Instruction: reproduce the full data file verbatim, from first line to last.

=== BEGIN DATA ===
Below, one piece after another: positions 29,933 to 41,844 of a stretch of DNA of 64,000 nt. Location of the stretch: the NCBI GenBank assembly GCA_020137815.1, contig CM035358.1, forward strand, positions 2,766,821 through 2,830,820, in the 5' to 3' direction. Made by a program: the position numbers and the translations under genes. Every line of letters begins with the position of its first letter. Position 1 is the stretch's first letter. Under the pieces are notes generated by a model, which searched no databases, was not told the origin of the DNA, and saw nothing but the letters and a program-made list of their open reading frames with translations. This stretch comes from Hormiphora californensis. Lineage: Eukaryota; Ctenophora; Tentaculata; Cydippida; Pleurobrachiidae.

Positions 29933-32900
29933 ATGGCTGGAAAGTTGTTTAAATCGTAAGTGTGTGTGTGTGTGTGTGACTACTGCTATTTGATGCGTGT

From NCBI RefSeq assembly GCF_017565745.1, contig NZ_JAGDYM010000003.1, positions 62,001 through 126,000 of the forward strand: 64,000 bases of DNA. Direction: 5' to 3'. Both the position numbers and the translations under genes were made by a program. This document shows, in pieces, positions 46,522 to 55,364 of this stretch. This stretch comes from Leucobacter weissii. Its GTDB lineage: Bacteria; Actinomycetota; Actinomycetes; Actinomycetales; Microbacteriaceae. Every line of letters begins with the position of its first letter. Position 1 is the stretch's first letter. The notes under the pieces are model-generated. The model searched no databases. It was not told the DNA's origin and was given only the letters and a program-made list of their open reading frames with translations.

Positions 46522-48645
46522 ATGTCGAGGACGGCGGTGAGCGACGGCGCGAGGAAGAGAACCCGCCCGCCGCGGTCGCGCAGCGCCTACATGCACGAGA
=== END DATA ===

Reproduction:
Below, one piece after another: positions 29,933 to 41,844 of a stretch of DNA of 64,000 nt. Location of the stretch: the NCBI GenBank assembly GCA_020137815.1, contig CM035358.1, forward strand, positions 2,766,821 through 2,830,820, in the 5' to 3' direction. Made by a program: the position numbers and the translations under genes. Every line of letters begins with the position of its first letter. Position 1 is the stretch's first letter. Under the pieces are notes generated by a model, which searched no databases, was not told the origin of the DNA, and saw nothing but the letters and a program-made list of their open reading frames with translations. This stretch comes from Hormiphora californensis. Lineage: Eukaryota; Ctenophora; Tentaculata; Cydippida; Pleurobrachiidae.

Positions 29933-32900
29933 ATGGCTGGAAAGTTGTTTAAATCGTAAGTGTGTGTGTGTGTGTGTGACTACTGCTATTTGATGCGTGT

From NCBI RefSeq assembly GCF_017565745.1, contig NZ_JAGDYM010000003.1, positions 62,001 through 126,000 of the forward strand: 64,000 bases of DNA. Direction: 5' to 3'. Both the position numbers and the translations under genes were made by a program. This document shows, in pieces, positions 46,522 to 55,364 of this stretch. This stretch comes from Leucobacter weissii. Its GTDB lineage: Bacteria; Actinomycetota; Actinomycetes; Actinomycetales; Microbacteriaceae. Every line of letters begins with the position of its first letter. Position 1 is the stretch's first letter. The notes under the pieces are model-generated. The model searched no databases. It was not told the DNA's origin and was given only the letters and a program-made list of their open reading frames with translations.

Positions 46522-48645
46522 ATGTCGAGGACGGCGGTGAGCGACGGCGCGAGGAAGAGAACCCGCCCGCCGCGGTCGCGCAGCGCCTACATGCACGAGA